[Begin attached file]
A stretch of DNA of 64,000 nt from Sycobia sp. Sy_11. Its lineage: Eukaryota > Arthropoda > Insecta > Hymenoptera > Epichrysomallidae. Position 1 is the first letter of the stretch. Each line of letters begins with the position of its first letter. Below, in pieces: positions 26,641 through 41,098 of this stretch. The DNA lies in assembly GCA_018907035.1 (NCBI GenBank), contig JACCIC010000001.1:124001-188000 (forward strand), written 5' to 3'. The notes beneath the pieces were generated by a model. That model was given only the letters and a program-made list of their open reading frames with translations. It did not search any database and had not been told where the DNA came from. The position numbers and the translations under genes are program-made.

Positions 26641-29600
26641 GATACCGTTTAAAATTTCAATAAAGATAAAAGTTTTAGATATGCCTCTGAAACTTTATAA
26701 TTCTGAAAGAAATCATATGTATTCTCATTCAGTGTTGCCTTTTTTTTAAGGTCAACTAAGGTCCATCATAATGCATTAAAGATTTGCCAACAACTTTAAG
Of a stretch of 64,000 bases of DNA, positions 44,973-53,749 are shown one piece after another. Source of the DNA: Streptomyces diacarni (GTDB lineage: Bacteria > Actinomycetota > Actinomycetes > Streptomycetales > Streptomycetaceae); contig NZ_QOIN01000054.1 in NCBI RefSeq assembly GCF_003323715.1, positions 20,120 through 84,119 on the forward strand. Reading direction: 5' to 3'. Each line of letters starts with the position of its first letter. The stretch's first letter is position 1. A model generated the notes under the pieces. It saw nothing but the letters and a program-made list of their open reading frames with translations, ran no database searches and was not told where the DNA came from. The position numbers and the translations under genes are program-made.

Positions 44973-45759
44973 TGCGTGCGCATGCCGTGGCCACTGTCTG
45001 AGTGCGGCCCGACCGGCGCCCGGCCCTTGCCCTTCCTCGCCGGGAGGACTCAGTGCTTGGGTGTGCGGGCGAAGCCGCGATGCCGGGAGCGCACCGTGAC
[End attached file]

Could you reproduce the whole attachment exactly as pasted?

A stretch of DNA of 64,000 nt from Sycobia sp. Sy_11. Its lineage: Eukaryota > Arthropoda > Insecta > Hymenoptera > Epichrysomallidae. Position 1 is the first letter of the stretch. Each line of letters begins with the position of its first letter. Below, in pieces: positions 26,641 through 41,098 of this stretch. The DNA lies in assembly GCA_018907035.1 (NCBI GenBank), contig JACCIC010000001.1:124001-188000 (forward strand), written 5' to 3'. The notes beneath the pieces were generated by a model. That model was given only the letters and a program-made list of their open reading frames with translations. It did not search any database and had not been told where the DNA came from. The position numbers and the translations under genes are program-made.

Positions 26641-29600
26641 GATACCGTTTAAAATTTCAATAAAGATAAAAGTTTTAGATATGCCTCTGAAACTTTATAA
26701 TTCTGAAAGAAATCATATGTATTCTCATTCAGTGTTGCCTTTTTTTTAAGGTCAACTAAGGTCCATCATAATGCATTAAAGATTTGCCAACAACTTTAAG
Of a stretch of 64,000 bases of DNA, positions 44,973-53,749 are shown one piece after another. Source of the DNA: Streptomyces diacarni (GTDB lineage: Bacteria > Actinomycetota > Actinomycetes > Streptomycetales > Streptomycetaceae); contig NZ_QOIN01000054.1 in NCBI RefSeq assembly GCF_003323715.1, positions 20,120 through 84,119 on the forward strand. Reading direction: 5' to 3'. Each line of letters starts with the position of its first letter. The stretch's first letter is position 1. A model generated the notes under the pieces. It saw nothing but the letters and a program-made list of their open reading frames with translations, ran no database searches and was not told where the DNA came from. The position numbers and the translations under genes are program-made.

Positions 44973-45759
44973 TGCGTGCGCATGCCGTGGCCACTGTCTG
45001 AGTGCGGCCCGACCGGCGCCCGGCCCTTGCCCTTCCTCGCCGGGAGGACTCAGTGCTTGGGTGTGCGGGCGAAGCCGCGATGCCGGGAGCGCACCGTGAC